Over the summer I normally try to post a couple things that I learned over the previous school year. If you want see the series as it has developed over lots of years then click here.
Most of the “This Year” posts are about something I learned and basically “figured out”. This one is different. I don’t have it figured out.
Since the advent of social media good YL leaders have learned to keep smart boundaries while also making the most of it to connect with students. In doing so many of us become “friends” with students.
I opened my Facebook account back in 2007 (for this post I’ll use Facebook, but it could be any social media platform). Over time I became friends with a lot of my YL guys and sadly there are many people that I do not see in person but only through Facebook. On one hand, I am really glad Facebook allows us to keep in touch, even if only minimally. On the other hand, it can be really discouraging to see some of them who are giving the appearance that their lives are far from walking with Christ. I also realize the dynamic that Facebook really does not tell a full story of how a person is doing, it likely only tells us what people want to project about themselves.
Facebook can be a relentless discouragement machine for long-term YL leaders. Though I have some ideas to counter that thought, the reality for me is that it still just sucks to see people not experiencing God’s best for their lives. I also will frequently have flashbacks to pivotal conversations I’ve had with people years ago where they had a choice to go one way or another and they decided to go down, what I thought was, the wrong path. I’m tempted to say “I told you so! Look at how unhappy you are now. It breaks my heart to watch this.”
Though the discouragement is real, here are few ways I’ve learned to deal with this:
I use Facebook as a reminder to pray for my old YL friends, especially those who are struggling.
I occasionally use Facebook to reach out and reconnect. Most of the time it is through a message I send them. Other times we meet up. In truth, I wish I did this more.
I am reminded that I am not the Lord, and that the Lord loves my friends more than I do, and that the Lord is the Good Shepherd in whom I can trust.
That the gospel is broader than a singular moment and that I simply don’t see what is really happening spiritually.
Being a long-term YL leader has been one of the biggest blessings I could ever imagine. Riding the ups and downs of relationships is part of the journey and keeps us spiritually fit through forcing us to keep depending on the Lord in ways we could never imagine otherwise.
I’d love to hear back from you on this. Am I alone in this? Do you experience this? How do you respond?
Looking for summer camp follow-up/campaigners resources? Look here.
Looking for a way to get contact work started in the Fall? Look here.
One thought on “This Year… Making the Most of the Frustrations of Facebook”
I received this great email which I got permission to post…
Yes and amen and I don’t know to your post about Facebook and being a long time leader. I am glad that I am not the only one wrestling with this. Social media is such a tool, but it can bring so much doubt and questioning too. I see things of former Club or Campaigner kids, and I just want to shake them and say, “Remember when you knew life…” I’ve been a YL leader in four different cities in three different states over the last 16 years, and so social media has been an incredible way to stay up to date on the lives of my friends (to whatever degree you can on social media).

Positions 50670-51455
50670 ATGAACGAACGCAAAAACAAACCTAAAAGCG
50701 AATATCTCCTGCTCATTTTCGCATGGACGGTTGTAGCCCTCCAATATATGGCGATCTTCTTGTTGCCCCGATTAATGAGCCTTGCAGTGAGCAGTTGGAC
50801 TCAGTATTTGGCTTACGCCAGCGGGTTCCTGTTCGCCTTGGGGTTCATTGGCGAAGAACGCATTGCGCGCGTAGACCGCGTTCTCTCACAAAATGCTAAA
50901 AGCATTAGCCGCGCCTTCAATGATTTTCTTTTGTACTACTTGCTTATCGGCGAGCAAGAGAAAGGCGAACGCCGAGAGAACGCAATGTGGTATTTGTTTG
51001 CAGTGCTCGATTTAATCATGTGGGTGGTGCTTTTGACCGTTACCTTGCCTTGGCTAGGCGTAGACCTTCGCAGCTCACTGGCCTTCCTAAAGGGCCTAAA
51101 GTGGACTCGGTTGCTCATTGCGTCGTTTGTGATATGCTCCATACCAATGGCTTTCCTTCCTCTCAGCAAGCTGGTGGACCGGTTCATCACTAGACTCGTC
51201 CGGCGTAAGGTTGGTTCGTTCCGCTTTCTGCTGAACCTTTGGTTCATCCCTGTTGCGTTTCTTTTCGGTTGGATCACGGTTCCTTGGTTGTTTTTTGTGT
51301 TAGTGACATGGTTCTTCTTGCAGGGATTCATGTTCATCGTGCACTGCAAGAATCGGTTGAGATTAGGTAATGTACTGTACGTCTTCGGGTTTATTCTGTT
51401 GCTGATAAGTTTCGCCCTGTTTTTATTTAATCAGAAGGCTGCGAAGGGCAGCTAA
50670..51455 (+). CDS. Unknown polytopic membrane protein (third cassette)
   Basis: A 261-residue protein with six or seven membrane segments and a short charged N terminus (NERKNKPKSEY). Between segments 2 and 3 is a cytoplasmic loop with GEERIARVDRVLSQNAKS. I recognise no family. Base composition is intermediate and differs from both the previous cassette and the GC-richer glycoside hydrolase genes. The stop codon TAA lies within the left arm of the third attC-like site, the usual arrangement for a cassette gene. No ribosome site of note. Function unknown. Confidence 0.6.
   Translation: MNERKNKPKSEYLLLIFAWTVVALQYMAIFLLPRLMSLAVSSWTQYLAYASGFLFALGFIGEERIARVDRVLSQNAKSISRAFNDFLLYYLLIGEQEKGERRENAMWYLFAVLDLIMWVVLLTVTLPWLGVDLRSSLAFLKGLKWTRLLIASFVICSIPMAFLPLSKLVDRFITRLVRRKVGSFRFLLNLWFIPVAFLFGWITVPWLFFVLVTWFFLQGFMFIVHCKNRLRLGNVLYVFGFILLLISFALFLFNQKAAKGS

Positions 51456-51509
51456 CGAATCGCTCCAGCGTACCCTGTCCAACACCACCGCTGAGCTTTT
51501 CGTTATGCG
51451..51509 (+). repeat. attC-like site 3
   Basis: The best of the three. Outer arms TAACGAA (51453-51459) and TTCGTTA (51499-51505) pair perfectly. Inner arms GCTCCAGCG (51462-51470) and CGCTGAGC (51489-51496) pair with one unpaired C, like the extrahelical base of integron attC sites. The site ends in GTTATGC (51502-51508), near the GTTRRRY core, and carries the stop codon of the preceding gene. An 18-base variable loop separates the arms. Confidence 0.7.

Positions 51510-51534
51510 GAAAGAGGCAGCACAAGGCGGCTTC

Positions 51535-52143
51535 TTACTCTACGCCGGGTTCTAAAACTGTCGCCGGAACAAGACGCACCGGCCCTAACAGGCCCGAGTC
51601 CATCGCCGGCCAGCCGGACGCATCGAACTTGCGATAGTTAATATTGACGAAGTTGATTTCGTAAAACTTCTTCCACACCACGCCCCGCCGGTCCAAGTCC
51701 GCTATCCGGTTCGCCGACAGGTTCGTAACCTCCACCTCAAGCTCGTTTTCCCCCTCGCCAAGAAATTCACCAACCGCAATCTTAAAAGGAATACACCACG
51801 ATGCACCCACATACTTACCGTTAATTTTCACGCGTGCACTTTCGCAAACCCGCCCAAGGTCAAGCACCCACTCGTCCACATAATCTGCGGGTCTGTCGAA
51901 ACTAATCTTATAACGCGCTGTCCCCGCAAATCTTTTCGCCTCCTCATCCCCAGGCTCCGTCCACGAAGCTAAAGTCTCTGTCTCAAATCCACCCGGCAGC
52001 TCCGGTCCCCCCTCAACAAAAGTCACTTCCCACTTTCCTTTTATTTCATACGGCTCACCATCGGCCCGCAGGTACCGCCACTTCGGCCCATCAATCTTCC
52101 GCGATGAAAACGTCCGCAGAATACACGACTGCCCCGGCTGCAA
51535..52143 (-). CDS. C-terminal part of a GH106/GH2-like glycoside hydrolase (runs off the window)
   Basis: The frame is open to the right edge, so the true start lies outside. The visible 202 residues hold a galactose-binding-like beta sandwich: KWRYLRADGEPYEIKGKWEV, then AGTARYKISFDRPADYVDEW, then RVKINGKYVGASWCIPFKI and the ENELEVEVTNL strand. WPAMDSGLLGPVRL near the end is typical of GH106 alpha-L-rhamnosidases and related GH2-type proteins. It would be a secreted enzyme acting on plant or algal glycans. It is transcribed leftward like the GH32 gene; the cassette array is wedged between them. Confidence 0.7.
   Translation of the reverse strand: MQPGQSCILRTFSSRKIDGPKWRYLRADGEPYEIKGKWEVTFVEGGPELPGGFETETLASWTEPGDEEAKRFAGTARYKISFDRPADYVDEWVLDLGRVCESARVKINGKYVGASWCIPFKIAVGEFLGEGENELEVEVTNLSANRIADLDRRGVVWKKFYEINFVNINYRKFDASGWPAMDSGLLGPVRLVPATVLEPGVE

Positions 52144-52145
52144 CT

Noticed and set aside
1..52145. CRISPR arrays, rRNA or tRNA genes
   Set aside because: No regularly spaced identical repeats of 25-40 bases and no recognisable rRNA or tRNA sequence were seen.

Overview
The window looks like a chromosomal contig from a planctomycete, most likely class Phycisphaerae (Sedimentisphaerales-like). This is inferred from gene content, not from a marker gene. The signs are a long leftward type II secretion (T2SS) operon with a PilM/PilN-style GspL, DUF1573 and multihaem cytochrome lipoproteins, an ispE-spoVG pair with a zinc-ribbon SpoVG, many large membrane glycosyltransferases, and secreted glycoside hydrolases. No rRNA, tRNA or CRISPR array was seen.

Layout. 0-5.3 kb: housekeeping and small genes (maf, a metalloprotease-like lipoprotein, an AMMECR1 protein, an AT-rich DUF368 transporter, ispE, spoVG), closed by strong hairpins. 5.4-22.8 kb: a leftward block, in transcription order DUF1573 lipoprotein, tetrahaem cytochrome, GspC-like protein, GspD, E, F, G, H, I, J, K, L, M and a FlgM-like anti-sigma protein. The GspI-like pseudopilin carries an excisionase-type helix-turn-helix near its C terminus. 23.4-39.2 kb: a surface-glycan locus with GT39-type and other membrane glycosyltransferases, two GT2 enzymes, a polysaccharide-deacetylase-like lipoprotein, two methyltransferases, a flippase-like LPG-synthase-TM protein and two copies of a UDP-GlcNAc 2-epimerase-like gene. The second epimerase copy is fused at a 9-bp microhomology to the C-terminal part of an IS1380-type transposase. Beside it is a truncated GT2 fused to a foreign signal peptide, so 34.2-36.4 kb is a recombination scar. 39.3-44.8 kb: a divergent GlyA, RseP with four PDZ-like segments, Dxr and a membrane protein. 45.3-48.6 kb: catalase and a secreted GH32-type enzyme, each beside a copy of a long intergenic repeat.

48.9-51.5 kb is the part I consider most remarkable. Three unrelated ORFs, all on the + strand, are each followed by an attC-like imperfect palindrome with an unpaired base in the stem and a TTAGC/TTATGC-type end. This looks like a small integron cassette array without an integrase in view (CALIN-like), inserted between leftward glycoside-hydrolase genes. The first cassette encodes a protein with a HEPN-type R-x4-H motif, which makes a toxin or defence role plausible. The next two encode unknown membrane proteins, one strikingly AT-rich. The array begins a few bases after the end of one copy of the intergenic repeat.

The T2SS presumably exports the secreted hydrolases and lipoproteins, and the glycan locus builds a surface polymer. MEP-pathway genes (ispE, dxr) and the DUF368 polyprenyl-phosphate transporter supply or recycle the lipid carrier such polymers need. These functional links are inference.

There are huge positives:
1) Kids commenting on or liking a camp trip picture from several summers ago randomly makes me smile the most because I know they are thinking back to the best week of their life. I don’t unfriend anyone I have taken to camp for this reason. I want them to be able to go back to that place, to that week, to that living room and remember. I’ll tag them in new pictures I take of places we had significant times together at YL camp.
2) Having been someone who has moved from Michigan to Tennessee and once within Louisiana, it has given me a way to “see” or “know” when kids are passing through my town. I’ve woken up at 3am to meet an old YL friend at the truck stop as he drove through town on a road trip with friends. It made my week.
3) Someone in YL long ago taught me that it’s okay to miss weddings—but do not miss funerals. Social media allows me to send a text, email or card when I see a parent of a kid passes.
4) I can’t possibly have everyone’s contact information from the years in my phone. Social media is a tool to be able to connect with people after you’ve long ago deleted their phone number or SoccerStarGoMerica134@juno.com-ish email address.
5) It allows kids to care for you. They can touch base when celebratory events and hard things hit you too. A lot of our relationships turn into peer to peer eventually, and it is ministering to them by allowing them to minister to us.
6) Many of our friends still need to see someone following Jesus and few steps ahead of them, and allowing them a glimpse into our world via social media gives them that opportunity.
7) On the hard days, we can tangibly remember that He is faithful and has worked in the past by seeing the lives of many kids that are still following Jesus. It’s easy to see the lives of those that are not, but to see a kid that is now 28 raising a family in the church is powerful when a 15 year old rejects you at football practice.
I am sure there are more positives, but those are what I thought of as I ate my oatmeal this morning. My oatmeal is gone, and I have a camp trip leaving Saturday to finishing getting ready for. It’s so easy to be burdened and want to delete them all. But today I’m focused on the positives of the crazy world of social media.
Thanks for wrestling with this too. You are not the only one, and I’m sure we’re not the only ones.